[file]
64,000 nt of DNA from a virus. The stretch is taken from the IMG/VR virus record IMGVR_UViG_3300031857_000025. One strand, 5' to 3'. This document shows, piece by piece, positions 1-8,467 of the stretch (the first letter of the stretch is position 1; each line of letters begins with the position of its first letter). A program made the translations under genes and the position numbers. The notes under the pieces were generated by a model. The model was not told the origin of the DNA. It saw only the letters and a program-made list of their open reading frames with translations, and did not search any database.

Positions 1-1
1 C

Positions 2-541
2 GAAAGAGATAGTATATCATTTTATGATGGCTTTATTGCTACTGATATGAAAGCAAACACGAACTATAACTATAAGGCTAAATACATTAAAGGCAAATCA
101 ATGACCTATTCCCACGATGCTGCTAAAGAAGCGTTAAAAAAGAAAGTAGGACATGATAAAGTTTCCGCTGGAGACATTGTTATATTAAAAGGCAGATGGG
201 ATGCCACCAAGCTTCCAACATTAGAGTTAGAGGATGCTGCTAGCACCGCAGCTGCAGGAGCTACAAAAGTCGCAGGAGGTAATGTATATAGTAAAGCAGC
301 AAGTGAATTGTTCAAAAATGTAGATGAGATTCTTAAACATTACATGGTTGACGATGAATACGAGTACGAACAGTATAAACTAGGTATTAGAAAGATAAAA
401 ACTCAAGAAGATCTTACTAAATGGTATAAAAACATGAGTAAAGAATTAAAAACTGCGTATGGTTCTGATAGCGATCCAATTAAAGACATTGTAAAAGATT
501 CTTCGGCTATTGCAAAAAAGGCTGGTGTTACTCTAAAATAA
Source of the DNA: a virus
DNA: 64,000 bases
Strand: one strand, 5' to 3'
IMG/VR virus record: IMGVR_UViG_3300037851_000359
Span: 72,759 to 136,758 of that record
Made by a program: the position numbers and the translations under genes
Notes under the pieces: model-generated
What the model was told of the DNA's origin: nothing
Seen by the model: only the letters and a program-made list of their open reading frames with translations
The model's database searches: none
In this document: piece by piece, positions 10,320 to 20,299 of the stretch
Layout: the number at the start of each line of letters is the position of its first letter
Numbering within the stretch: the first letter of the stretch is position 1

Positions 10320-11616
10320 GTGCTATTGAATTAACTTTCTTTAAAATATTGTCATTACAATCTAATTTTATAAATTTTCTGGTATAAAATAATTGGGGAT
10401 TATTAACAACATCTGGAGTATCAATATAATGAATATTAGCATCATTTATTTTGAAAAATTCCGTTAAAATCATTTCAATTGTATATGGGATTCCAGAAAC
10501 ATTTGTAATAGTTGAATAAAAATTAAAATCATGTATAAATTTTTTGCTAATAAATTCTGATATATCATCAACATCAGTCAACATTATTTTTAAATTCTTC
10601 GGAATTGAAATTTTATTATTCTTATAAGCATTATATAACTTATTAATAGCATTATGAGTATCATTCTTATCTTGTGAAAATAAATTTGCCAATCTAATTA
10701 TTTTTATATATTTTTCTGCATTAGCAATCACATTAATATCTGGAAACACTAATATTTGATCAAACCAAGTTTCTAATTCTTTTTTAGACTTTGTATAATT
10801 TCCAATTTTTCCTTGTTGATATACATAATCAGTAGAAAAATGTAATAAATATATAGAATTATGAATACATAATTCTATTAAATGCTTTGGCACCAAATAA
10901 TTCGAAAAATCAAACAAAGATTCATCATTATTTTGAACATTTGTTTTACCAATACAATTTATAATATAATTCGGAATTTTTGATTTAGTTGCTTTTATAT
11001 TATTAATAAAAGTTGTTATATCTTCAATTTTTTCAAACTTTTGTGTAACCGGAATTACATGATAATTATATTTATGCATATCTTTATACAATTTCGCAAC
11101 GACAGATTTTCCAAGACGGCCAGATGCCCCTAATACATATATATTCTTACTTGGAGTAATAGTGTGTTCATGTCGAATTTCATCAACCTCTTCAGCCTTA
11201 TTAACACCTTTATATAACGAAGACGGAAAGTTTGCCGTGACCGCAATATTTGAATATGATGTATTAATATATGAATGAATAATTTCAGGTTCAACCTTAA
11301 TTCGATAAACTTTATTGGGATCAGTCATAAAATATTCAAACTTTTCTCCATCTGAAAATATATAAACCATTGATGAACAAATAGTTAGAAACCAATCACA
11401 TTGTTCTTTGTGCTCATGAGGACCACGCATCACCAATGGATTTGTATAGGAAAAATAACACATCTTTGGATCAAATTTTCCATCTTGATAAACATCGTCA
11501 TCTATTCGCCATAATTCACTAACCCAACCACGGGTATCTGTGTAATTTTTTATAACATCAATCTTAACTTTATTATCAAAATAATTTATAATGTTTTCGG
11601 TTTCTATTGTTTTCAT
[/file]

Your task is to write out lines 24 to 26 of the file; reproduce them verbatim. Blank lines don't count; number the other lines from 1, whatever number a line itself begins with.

Positions 10320-11616
10320 GTGCTATTGAATTAACTTTCTTTAAAATATTGTCATTACAATCTAATTTTATAAATTTTCTGGTATAAAATAATTGGGGAT
10401 TATTAACAACATCTGGAGTATCAATATAATGAATATTAGCATCATTTATTTTGAAAAATTCCGTTAAAATCATTTCAATTGTATATGGGATTCCAGAAAC